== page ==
Cead Mile Failte: A Hundred Thousand Welcomes

This past week, Mr. Sinchak and I attended the IB World Conference in Dublin, Ireland. The opportunity to connect with IB educators from around the world in my ancestral home was more incredible than I could have ever imagined, and journeying with the world’s most enthusiastic traveler was such a gift!  I learned so much. However, the central message of the trip was actually quite simple: the critical importance of loving relationships, particularly in families and schools.

Keynote speaker, Dr. Sue Roffey, is a teacher, psychologist, academic, social activist and honorary professor at University College London. Years of research have led to the conclusion that it is the qualities of relationships that matter to well being more than anything else. Her call to action included ensuring that parents and educators fit our expectations to the child rather than shoehorn the child into our expectations. She emphasized the importance of learner agency, free and unstructured play, and the fact that when students feel valued, there is an increased atmosphere of cooperation and belonging.

Many sessions featured curricular connections to the 17 UN Sustainable Development Goals. The IB aims to develop inquiring, knowledgeable and caring young people who help to create a better and more peaceful world through intercultural understanding and respect. The UNSDGs promote this global perspective, calling us to work towards equality and sustainability as a united world community.

Ultimately, the message from the conference was that our aim in education should be nothing less than designing atmospheres where humans – children and adults alike – can flourish. I will never forget the inspirational stories of flourishing that were shared by our IB colleagues in Saudi Arabia, Sweden, and elsewhere around the globe.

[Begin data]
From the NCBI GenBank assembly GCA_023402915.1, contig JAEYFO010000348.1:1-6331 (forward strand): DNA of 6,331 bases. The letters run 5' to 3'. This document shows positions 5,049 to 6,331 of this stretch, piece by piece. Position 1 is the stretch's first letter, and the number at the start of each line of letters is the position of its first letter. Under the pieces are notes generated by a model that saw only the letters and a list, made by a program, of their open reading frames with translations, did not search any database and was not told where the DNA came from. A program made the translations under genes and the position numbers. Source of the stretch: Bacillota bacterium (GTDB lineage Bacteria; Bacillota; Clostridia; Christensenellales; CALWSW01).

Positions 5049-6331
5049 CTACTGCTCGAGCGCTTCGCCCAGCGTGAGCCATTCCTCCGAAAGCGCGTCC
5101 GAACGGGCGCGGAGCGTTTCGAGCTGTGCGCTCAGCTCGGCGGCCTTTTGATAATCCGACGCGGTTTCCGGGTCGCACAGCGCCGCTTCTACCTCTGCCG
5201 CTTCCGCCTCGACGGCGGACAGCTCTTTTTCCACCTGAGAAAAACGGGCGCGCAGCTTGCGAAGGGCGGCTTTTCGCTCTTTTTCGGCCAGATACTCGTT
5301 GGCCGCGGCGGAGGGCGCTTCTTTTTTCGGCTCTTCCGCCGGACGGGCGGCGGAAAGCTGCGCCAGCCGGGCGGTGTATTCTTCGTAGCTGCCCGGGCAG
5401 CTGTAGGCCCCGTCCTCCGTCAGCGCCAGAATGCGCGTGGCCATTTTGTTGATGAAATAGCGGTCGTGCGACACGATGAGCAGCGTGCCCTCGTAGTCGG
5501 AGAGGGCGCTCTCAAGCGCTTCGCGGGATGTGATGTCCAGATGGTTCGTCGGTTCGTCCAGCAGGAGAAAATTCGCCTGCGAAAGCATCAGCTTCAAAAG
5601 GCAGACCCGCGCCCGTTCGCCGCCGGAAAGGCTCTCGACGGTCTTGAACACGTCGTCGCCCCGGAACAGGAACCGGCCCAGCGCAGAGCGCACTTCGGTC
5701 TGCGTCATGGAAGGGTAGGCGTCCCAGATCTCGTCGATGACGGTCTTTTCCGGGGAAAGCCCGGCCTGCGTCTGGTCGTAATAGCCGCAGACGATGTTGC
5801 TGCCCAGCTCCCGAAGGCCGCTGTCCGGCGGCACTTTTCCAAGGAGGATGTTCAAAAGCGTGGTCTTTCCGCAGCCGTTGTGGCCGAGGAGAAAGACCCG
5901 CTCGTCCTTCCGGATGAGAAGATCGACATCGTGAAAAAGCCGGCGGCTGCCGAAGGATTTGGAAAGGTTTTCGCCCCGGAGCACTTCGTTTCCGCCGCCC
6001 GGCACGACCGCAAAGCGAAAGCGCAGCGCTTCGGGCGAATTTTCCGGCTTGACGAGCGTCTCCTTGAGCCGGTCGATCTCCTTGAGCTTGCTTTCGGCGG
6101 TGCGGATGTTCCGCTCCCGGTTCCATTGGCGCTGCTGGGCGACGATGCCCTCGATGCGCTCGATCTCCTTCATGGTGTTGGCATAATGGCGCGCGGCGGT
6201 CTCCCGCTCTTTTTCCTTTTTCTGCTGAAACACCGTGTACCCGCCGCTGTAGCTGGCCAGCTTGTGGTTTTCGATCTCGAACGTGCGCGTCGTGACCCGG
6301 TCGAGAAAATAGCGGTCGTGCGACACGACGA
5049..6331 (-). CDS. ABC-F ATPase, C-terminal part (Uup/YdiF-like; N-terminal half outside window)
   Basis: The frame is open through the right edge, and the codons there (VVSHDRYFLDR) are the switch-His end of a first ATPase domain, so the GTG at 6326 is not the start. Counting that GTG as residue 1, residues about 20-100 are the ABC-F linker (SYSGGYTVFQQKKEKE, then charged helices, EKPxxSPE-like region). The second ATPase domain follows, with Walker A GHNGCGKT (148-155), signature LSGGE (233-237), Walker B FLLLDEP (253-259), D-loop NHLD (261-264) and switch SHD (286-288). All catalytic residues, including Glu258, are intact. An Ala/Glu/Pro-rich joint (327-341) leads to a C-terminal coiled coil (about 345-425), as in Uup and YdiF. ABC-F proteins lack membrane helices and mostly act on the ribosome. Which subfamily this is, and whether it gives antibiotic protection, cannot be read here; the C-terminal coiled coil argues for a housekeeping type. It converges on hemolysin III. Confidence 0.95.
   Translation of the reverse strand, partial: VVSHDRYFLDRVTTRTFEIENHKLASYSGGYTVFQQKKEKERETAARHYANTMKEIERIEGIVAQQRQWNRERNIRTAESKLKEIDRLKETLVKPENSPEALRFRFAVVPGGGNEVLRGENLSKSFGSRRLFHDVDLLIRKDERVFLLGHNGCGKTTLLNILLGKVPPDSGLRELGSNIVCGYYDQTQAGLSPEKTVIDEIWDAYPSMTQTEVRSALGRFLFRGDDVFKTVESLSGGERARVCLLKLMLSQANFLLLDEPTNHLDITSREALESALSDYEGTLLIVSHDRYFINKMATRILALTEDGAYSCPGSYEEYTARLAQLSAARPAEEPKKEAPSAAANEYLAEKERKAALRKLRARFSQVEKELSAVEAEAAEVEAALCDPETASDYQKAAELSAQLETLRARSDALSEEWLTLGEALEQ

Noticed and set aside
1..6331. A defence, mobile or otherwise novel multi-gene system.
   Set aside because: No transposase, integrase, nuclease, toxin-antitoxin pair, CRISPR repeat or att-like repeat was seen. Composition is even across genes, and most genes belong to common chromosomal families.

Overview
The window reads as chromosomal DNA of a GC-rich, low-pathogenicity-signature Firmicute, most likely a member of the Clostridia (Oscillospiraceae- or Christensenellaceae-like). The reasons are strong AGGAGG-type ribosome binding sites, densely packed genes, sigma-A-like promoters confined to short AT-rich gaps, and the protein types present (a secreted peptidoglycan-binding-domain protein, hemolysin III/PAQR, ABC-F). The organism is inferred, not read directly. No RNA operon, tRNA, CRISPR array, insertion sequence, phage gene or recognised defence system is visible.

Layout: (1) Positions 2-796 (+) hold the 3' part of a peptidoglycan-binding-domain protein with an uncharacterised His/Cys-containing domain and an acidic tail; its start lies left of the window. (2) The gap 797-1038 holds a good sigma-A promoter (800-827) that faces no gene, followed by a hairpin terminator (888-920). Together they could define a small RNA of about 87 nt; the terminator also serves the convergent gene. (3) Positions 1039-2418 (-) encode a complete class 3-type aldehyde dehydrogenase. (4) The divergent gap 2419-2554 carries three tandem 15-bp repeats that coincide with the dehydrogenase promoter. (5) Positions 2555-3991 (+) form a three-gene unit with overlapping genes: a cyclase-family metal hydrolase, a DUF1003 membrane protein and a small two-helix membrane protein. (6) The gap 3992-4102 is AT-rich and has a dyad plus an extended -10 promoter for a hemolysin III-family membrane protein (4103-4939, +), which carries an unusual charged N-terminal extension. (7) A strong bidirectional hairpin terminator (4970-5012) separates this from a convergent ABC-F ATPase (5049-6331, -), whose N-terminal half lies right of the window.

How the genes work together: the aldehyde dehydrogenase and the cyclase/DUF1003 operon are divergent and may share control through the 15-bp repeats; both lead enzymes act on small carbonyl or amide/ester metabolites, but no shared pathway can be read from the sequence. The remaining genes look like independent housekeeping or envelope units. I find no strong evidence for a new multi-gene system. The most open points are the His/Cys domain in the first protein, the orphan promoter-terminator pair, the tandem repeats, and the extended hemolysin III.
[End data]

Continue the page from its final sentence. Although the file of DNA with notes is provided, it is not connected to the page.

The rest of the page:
I left Dublin and spent Sunday in a picturesque, sleepy little town southeast of the city. Mass was led by a priest who, if I had to guess, was in his late 80s. He had a quiet, understated way of speaking. Lucky for me, I grew up with quiet, understated Irish relatives. I know that it is often the quietest of souls who have the most profound things to say. 

Father’s homily centered around the importance of love. He quoted ancient philosophers, theologians, and local characters. What struck me to the core was when he said, “Lack of love shrinks a person.” Later, when time came to receive Holy Communion, he said something like, “All are welcome – even if you don’t regularly receive, please come up. Let God do the healing.” This quiet, Irish, Christ-like octogenarian had said it all. Decorating the altar were signs made by the schoolchildren – beautiful multicolored signs that shared the message: God loves us all the same. 

Who knew that I would cross the Atlantic to experience multiple messages of the importance of relationships and of love? My deep wish is that all of my students – former, current and future – feel loved and accepted the minute they walk into my classroom. May all in our community, upon entering the doors of LCA, feel that they are welcome. May they know the truth shared by Irish schoolchildren: God loves us all the same.

~Eileen McGuire, Dean of the International Baccalaureate Program

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